What differentiated Malcolm X from the others was his conception of African Americans. He never saw himself as an American, he saw himself and other blacks as Afro-Americans; namely, people robbed from their ancestral past in Africa, forced to live in America. He called on others to remember that past, to remember that legacy. Because of this honorary sense of African Americans, he “was the only leader out there that taught black people to be proud of being black” (Robert Haggins, Malcolm’s photographer.)
“So we are all black people, so-called Negroes, second-class citizens, ex-slaves. You are nothing but a [sic] ex-slave. You don’t like to be told that. But what else are you? You are ex-slaves. You didn’t come here on the “Mayflower.” You came here on a slave ship — in chains, like a horse, or a cow, or a chicken. And you were brought here by the people who came here on the “Mayflower.” You were brought here by the so-called Pilgrims, or Founding Fathers. They were the ones who brought you here.” – Malcolm X, “A Message to the Grassroots”
A friend asked me once, “What did Malcolm X actually DO?” The simple answer is nothing; he didn’t organize unions like Phillip Randolph, marches like Bayard Rustin, or sit-ins like Martin Luther King. Malcolm X didn’t deal with unjust laws or racial separation per se. He dealt with changing minds and perceptions. In the black South, whether it was Birmingham or Atlanta, the largest issue was Jim Crow: bus segregation, school segregation, church segregation. Malcolm X didn’t have to deal with laws in Detroit, New York City, or Omaha. He dealt with urban ghettos and cyclical poverty. He dealt with people who were lost as to their purpose of living, as to their identity, as to their future. He taught his listeners to love themselves, to love their heritage, to love the world around them. He taught them to identify with oppression everywhere, and to fight for justice anywhere. He didn’t teach full integration – he saw that as whitewash. Instead, he taught embracement, nationalism, self-confidence.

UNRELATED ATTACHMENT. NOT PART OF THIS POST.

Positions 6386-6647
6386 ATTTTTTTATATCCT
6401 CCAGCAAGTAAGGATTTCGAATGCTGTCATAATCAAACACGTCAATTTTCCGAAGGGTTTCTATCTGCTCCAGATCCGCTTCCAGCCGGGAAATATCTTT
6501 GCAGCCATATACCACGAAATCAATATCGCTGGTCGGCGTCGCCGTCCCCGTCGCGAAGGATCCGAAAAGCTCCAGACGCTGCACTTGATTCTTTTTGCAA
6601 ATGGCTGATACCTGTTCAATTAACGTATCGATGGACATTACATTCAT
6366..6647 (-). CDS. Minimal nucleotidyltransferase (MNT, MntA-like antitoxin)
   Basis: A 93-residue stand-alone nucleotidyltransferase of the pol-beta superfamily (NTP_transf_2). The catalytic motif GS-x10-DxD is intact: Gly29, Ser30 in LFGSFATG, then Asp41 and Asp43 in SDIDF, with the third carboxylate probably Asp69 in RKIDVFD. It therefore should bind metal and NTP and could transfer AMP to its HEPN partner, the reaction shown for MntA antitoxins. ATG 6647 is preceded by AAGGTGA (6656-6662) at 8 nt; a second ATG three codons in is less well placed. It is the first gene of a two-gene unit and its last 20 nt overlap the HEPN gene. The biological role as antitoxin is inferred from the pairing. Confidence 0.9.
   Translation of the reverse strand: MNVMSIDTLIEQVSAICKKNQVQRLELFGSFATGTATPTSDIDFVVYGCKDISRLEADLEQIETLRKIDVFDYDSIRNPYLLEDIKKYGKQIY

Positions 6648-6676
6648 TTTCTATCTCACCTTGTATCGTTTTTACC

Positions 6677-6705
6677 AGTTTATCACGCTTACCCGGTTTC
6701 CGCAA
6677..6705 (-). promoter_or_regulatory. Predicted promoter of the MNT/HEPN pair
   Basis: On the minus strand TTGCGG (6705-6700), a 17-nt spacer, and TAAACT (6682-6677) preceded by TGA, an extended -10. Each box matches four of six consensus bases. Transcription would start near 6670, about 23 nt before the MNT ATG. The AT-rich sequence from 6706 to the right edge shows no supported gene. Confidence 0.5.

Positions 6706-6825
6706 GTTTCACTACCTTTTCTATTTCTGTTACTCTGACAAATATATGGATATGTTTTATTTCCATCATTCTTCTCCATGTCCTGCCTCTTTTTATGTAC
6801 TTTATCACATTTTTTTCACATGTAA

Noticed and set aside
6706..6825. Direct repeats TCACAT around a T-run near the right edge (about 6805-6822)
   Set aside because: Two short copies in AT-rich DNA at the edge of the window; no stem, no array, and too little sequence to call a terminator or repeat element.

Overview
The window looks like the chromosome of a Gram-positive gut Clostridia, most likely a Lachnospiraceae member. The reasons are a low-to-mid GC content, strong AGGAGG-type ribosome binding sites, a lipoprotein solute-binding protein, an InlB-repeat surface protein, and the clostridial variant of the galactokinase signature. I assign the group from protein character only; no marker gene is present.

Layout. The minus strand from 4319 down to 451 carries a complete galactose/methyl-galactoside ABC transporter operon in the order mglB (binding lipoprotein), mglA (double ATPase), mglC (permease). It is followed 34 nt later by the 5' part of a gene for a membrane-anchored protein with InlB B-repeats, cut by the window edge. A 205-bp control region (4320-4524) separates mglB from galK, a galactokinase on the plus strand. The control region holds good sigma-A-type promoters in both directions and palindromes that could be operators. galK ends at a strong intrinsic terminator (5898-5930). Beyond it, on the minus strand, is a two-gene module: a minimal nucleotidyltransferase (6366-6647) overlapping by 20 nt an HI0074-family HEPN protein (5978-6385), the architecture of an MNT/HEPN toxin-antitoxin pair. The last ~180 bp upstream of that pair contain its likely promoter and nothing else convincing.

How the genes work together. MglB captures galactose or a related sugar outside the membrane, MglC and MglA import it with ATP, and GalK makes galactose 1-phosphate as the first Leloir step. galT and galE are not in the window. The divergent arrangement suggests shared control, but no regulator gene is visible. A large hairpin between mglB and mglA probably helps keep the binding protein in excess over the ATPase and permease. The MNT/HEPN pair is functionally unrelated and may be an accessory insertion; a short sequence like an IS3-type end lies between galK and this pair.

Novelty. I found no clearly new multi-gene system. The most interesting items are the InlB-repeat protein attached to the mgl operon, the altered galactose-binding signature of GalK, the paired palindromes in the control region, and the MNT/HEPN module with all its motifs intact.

Most civil rights leaders didn’t identify with the urban North. In Boston, Lansing, and Baltimore, it wasn’t about being at the back of the bus, but about being at the bottom of society. It was about institutional racism.